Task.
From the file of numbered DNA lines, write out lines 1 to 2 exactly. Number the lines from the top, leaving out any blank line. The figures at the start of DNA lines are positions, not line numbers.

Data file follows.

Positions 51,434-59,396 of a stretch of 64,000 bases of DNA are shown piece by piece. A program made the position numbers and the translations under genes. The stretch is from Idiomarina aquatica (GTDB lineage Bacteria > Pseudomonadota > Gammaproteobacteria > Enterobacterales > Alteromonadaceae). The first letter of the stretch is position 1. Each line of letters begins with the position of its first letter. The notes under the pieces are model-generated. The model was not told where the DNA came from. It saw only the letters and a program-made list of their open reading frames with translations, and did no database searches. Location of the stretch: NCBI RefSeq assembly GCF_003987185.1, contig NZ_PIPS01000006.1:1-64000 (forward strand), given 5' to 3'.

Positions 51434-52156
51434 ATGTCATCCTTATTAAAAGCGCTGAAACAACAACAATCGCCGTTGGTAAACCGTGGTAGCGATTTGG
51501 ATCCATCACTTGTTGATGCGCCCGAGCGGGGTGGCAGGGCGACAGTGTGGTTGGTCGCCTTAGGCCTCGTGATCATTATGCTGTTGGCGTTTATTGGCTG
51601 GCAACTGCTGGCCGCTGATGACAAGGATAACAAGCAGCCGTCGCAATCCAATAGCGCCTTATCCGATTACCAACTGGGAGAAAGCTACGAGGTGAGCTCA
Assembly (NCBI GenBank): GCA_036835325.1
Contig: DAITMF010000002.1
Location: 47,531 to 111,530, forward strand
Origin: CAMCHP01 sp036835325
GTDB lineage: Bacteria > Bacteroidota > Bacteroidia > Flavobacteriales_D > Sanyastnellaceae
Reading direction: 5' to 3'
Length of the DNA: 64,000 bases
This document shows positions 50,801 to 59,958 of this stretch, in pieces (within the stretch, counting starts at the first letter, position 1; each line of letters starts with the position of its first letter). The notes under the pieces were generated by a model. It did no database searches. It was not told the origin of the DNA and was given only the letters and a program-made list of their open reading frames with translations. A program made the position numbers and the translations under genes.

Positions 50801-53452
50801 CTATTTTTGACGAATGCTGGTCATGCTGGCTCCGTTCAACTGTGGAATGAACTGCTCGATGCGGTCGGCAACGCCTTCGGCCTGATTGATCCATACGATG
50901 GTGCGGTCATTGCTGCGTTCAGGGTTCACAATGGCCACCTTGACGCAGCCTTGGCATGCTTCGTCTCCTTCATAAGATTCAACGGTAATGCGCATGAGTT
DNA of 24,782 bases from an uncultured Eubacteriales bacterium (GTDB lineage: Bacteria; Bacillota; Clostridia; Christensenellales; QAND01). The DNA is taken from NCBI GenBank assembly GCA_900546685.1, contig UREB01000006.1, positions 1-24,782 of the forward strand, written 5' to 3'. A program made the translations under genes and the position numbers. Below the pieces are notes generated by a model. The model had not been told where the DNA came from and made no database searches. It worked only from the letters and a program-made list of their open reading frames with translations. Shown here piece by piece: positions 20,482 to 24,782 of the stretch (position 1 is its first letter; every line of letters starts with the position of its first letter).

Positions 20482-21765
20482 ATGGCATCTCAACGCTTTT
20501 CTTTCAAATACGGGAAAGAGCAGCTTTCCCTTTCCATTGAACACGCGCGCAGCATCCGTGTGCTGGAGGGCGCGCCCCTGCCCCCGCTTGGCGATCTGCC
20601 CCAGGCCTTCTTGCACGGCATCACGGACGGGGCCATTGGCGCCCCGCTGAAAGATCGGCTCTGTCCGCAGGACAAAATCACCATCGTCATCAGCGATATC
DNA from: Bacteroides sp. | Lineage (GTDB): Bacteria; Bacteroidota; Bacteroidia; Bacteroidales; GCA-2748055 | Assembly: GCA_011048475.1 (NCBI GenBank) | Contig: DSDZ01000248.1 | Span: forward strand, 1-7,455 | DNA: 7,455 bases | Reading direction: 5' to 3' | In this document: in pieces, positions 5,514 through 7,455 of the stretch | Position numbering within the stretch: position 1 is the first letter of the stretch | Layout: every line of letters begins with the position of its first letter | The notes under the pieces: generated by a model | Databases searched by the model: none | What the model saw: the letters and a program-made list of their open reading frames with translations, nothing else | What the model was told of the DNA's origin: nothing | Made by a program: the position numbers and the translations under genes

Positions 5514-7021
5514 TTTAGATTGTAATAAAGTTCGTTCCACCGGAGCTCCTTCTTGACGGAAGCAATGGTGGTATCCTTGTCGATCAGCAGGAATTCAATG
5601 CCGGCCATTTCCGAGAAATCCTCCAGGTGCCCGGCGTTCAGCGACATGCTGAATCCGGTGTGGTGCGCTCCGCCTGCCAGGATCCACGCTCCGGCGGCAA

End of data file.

Positions 51,434-59,396 of a stretch of 64,000 bases of DNA are shown piece by piece. A program made the position numbers and the translations under genes. The stretch is from Idiomarina aquatica (GTDB lineage Bacteria > Pseudomonadota > Gammaproteobacteria > Enterobacterales > Alteromonadaceae). The first letter of the stretch is position 1. Each line of letters begins with the position of its first letter. The notes under the pieces are model-generated. The model was not told where the DNA came from. It saw only the letters and a program-made list of their open reading frames with translations, and did no database searches. Location of the stretch: NCBI RefSeq assembly GCF_003987185.1, contig NZ_PIPS01000006.1:1-64000 (forward strand), given 5' to 3'.

Positions 51434-52156